If you have a 32oz spray bottle this is the mix: 1 cup of vinegar, 3-4 cups of water, a squeeze of lemon or lime juice. If you have a smaller bottle, adjust according to your knowledge of the original “formula”. One part vinegar and 3-4 parts water. Simple!
These are some of my fruit and veggies from the farmers market in my city, Memphis, TN. I really love getting my fruits and veggies straight from the farmer without the middle man. So, every chance I get to go to a farmer’s market or stop at farmer’s fruit and veggie truck, I do!
Yes. Sautéed collard greens. Is it easy to do? Yes, it is. Is there more than one way to do it? Of course. Here is my spin.
One bag of chopped and pre washed greens (Does not have to be collards & as you can see mines were on sale). They can also be fresh greens but, you will have to wash (several times to remove dirt/sand/etc.) and chop them.
Chicken stock/broth or water (in my opinion the broth/stock adds flavor)
Louisiana Cajun Seasoning (If you are not up for spice just use salt and pepper)
White pepper (optional)
Spice Supreme Crushed Red Pepper (optional)
Onions (frozen or fresh but I used frozen chopped onions) 1/2 cup (optional)
The bag is 16 oz and I chose to use 8 oz of greens which was enough for two people. You can use the entire bag. I froze the other half. Soak the greens in hot water from the faucet for 10 minutes. Remove and pat dry.
In a medium skillet, add one tbsp. of butter and one tbsp. of olive oil. (If you are doing the entire bag you will need a large skillet but you can use the same amount of butter and oil it is up to you. You can also use only butter or only oil). Heat butter and oil on medium, medium-high (I put mines on 6). Add onions (you can use onion powder or flakes instead). When onions are translucent add your greens and 1/2 cup of chicken broth (1 cup if you are cooking the entire bag). YOU CAN USE WATER but, to me the broth or stock adds flavor. Add the seasonings I have listed for Cajun (Cajun seasoning, white pepper, crushed red pepper and garlic salt) or if you don’t want Cajun just salt, pepper, or garlic salt will do. How much? Add to your liking (I sprinkle evenly as possible across and stir in for each seasoing except the crushed pepper flakes!). NOTE: You only need about 8-10 flakes of the red crushed pepper. It is powerful! ALSO: I stir occasionally and definitely keep and eye on it to if the broth evaporates too soon you will need to add more.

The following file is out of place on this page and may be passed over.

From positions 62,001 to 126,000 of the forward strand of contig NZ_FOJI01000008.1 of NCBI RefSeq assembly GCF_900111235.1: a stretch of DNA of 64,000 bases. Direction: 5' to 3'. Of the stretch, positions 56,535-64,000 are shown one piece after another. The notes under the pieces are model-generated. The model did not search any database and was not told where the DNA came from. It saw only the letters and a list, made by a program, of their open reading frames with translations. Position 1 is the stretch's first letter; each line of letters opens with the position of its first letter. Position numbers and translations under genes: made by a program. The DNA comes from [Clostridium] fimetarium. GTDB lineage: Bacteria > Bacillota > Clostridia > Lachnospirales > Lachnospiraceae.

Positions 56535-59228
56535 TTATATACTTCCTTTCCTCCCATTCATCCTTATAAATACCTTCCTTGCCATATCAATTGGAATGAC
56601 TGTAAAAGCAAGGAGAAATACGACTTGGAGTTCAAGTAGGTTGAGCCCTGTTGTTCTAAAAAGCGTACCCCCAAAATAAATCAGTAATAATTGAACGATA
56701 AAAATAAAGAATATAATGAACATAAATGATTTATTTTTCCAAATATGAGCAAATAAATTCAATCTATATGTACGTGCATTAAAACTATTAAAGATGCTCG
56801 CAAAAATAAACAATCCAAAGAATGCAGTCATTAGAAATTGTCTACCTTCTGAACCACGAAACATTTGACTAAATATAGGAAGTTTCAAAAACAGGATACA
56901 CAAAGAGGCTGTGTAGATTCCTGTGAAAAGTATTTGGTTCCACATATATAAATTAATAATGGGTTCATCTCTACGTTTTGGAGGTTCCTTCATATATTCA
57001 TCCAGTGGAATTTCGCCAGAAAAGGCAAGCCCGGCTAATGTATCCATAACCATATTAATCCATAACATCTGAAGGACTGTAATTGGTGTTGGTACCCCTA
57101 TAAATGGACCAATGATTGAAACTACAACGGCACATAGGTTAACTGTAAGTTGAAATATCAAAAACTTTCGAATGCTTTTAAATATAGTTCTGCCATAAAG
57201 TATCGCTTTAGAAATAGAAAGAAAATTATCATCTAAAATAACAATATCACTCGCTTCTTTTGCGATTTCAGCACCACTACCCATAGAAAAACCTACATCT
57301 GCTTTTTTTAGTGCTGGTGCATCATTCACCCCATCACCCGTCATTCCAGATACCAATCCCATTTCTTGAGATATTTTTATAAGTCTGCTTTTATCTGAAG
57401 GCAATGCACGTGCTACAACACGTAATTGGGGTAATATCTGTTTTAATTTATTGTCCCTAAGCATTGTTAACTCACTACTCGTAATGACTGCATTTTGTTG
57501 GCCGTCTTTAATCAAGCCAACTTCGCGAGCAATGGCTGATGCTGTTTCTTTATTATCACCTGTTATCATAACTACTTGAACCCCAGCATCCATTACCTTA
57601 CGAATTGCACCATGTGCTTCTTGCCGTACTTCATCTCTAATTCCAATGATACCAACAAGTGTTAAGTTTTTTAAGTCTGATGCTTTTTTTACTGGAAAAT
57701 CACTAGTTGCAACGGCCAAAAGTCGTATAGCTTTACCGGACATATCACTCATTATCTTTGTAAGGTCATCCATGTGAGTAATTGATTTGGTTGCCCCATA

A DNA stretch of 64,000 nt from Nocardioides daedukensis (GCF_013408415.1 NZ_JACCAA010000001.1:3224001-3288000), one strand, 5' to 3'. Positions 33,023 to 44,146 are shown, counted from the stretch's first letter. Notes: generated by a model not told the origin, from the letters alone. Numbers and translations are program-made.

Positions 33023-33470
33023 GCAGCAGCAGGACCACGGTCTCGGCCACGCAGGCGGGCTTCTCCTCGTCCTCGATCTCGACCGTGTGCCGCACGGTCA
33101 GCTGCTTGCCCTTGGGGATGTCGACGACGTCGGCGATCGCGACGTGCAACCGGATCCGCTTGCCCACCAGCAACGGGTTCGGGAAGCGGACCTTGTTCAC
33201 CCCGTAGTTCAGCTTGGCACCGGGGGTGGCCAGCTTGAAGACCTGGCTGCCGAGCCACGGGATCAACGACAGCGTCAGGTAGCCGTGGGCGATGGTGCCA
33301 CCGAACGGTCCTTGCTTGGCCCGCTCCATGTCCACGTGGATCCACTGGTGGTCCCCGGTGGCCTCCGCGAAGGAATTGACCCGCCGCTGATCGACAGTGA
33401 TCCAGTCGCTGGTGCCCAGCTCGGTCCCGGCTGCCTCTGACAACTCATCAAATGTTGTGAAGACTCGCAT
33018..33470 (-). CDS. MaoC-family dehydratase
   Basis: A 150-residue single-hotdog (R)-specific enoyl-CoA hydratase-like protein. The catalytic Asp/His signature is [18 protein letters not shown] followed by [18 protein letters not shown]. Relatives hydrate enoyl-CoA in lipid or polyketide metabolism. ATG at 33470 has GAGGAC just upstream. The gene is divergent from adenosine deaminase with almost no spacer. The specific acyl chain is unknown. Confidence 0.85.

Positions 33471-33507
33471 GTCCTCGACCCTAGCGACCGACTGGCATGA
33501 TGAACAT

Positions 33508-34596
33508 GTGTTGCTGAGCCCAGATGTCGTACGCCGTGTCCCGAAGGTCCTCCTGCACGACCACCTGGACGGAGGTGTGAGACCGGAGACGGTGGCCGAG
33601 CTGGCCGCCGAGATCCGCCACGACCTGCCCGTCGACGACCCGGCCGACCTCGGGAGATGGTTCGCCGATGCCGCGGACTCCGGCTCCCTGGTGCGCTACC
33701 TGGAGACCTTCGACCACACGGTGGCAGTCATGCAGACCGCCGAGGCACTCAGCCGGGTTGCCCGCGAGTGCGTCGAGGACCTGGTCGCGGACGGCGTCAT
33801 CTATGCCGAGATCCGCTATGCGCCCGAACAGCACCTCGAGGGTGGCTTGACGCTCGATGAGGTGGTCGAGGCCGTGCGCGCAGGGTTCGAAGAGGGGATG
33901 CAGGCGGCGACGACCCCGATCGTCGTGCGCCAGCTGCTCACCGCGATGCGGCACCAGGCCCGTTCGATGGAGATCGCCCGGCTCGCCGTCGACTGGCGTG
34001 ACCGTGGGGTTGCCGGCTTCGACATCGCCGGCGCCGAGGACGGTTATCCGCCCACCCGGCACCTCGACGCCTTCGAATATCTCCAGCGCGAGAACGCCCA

It takes about 8-10 minutes (or until broth nearly evaporates) to sauté for a firm leaf but, if you want it a little more tender keep going and add more water or broth. Just test to see if it’s okay for you.
Private Select pitted cherries (use half the package)
1 cup of fresh strawberries
1 cup -1 1/2 cup of Kale
1 cup of Cranberry juice
I add the juice first, then the kale. I blend a little. Then I add the cherries and I blend a little. I add the strawberries and I blend for about a minute. You cannot taste the bitterness of the Kale! This is what I like about this smoothie.
Memphis Farmers Market is an outdoor market with local farmers. Included in this outdoor market are local artisans, live music, arts and crafts, gardeners of fresh flowers and really there are surprises there almost each week. There has been an outdoor yoga session as well! It runs every Saturday from April to about mid November and is located on Front St. This is just one of the outdoor markets in Memphis.
I can personally tell you the staff, mostly of volunteers, are always friendly. They have coffee available to aid you in waking up if you are not an early riser and literally smell the aroma of fresh flowers, citrus fruits, basil and fresh mint leaves. People in general are friendly at the market and you can ask the farmers anything about their products and they are always eager to tell you. If you come often enough you will get to know them and they will get to know you.
This week I met a young lady who was looking for sweet basil. I pointed her in the right direction and she said “Great! Now I can make pesto.” I said “Hold on. You know how to make pesto?” She happily put down her bags down and began to tell me with great joy how to. I can always tell a true foodie. I plan to make pesto, put them in ice cube trays, freeze them and have it on hand. See…you learn so much at the market. Which got me to thinking, how many recipes and tips were passed down in the days of open markets…